By Rob Houston, Product Marketing Manager, Xerox Corporation

Like 0-60 speed or miles per gallon on an automobile, or megapixels on a digital camera, print resolution is a common
“top-line” specification that you’ll see when looking at printers and multifunction printers (MFPs).

What does a printer’s resolution specification tell you? Printed images are created using dots. Resolution is simply the 
number of dots per inch (dpi) used to create the printed image, reported in two numbers. The first number is the dots per inch across the page as the paper feeds through the printer. The second number is the dots per inch in the direction the paper feeds through the printer – on most letter-size printers, this is the lengthwise direction.

The most common resolution specifications you’ll see on laser printers are 600 x 600 dpi and 1200 x 1200 dpi. Some printers are able to increase resolution in one direction or the other, either by pulsing the size of the laser as it creates the image or by adjusting the speed the printer moves the paper through the engine.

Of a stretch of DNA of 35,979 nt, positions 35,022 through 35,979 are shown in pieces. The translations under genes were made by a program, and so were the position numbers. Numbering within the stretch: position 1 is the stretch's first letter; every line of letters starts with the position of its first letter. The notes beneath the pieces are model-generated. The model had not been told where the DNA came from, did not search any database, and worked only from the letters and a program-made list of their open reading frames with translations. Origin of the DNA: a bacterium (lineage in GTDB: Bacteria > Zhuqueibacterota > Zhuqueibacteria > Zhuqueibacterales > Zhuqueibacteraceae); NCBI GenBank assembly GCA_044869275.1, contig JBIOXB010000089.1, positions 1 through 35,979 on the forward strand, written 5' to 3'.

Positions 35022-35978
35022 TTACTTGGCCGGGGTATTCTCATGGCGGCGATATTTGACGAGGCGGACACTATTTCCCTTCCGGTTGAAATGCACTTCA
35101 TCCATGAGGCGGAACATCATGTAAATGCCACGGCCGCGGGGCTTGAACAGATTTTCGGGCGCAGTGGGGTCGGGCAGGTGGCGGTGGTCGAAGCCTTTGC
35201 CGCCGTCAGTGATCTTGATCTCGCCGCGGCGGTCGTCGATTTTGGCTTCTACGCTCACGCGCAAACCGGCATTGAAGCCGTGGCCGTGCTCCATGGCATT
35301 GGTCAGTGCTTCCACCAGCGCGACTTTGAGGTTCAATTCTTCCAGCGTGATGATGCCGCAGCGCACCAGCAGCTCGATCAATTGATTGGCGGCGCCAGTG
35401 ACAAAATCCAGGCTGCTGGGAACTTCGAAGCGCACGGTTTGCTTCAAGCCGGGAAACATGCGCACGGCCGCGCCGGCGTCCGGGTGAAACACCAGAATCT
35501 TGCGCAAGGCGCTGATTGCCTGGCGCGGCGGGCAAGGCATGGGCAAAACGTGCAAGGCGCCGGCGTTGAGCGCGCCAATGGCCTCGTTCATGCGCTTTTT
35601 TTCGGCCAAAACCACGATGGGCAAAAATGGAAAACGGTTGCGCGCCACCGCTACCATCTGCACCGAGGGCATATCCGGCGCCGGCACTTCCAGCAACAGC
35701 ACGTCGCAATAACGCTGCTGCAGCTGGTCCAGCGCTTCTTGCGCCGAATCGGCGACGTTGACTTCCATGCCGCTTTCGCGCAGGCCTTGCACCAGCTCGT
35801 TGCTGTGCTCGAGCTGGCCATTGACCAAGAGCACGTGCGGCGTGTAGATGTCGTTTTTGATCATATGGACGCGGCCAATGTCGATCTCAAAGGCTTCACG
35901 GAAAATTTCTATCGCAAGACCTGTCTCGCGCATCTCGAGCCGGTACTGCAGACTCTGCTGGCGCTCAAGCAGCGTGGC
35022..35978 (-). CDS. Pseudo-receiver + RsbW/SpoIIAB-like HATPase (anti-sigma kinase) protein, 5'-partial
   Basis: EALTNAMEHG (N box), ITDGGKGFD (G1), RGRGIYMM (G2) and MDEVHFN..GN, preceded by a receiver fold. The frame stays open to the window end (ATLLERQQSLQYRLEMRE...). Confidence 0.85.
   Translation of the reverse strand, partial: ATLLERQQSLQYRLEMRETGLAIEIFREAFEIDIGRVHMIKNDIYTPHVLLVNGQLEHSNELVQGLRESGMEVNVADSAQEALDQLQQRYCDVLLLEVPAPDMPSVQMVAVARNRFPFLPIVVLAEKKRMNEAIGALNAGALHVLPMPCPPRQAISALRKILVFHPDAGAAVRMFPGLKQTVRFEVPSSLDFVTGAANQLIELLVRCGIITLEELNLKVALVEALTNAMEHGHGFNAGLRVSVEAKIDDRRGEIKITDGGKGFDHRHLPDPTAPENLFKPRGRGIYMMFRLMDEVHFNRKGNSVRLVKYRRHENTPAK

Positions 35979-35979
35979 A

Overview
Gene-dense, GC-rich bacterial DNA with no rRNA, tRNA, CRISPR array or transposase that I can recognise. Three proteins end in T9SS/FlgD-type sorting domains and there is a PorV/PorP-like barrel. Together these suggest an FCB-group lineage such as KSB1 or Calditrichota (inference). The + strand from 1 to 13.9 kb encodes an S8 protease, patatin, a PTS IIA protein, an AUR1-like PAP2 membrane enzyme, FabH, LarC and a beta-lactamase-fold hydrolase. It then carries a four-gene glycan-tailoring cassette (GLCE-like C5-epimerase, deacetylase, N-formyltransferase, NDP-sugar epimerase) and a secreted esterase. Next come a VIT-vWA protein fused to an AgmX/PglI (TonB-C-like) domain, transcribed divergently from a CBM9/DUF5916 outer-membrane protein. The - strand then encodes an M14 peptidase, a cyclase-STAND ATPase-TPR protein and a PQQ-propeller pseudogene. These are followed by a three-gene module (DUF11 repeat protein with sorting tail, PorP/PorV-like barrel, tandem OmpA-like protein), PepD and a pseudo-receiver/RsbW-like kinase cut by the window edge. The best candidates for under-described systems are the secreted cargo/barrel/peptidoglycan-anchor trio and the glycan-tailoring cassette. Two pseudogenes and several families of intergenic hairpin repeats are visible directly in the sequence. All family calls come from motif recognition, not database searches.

Printers with 1200 x 1200 dpi resolution are able to create images with fine detail, which is important for text and fine
lines. To add some perspective – a 1200 x 1200 dot is about 20 microns wide, or 1/5th the width of the average human hair. In the absence of more dots, there are techniques that vendors use to enhance image quality on printers with 600 x 600 dpi.

For most documents printed in an office environment, the resolution of the printer should not be a concern. Few printers today feature less than 600 x 600 dpi resolution which  is more than capable of creating easy to read text and business graphics.

Hopefully I’ve helped you understand what the numbers in the resolution specification mean. In another article I’ll talk more about image enhancement techniques, include some printed examples, and explain some of the key reasons why image accuracy is a critical component of successful in-house marketing efforts for any small business.

If you have any questions regarding printer specifications, printing technologies in general, or want suggestions for how to make your small business tasks get done more efficiently and more cost effectively – please leave a comment!